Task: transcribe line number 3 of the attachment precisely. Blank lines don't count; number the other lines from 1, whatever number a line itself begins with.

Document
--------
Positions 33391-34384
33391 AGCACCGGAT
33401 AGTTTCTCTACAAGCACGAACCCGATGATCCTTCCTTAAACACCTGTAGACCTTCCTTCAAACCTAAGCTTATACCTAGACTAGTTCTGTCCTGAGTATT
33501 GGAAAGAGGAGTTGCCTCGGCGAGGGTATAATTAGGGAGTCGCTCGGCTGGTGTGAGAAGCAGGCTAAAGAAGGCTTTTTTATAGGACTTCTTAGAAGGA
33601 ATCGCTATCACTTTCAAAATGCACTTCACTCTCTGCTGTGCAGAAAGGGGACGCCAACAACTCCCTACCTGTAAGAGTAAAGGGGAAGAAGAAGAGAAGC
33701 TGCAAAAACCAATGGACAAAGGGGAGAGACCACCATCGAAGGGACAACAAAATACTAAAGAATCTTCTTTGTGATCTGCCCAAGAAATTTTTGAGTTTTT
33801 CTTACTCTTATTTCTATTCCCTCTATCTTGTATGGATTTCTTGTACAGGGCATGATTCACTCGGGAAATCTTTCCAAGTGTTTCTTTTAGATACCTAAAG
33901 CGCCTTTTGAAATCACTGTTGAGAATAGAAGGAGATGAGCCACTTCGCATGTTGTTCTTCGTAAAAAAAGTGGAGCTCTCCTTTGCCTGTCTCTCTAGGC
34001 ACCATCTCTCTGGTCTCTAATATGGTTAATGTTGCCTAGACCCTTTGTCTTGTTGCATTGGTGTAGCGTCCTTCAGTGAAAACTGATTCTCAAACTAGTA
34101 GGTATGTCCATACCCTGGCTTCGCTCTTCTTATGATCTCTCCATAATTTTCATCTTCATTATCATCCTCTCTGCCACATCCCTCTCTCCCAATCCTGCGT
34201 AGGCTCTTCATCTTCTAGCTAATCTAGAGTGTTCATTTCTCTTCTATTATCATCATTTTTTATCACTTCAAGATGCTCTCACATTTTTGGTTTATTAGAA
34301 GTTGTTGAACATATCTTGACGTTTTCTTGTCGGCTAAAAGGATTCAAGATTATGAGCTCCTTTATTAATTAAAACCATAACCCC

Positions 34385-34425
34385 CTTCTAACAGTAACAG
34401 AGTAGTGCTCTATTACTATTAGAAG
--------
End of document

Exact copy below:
33401 AGTTTCTCTACAAGCACGAACCCGATGATCCTTCCTTAAACACCTGTAGACCTTCCTTCAAACCTAAGCTTATACCTAGACTAGTTCTGTCCTGAGTATT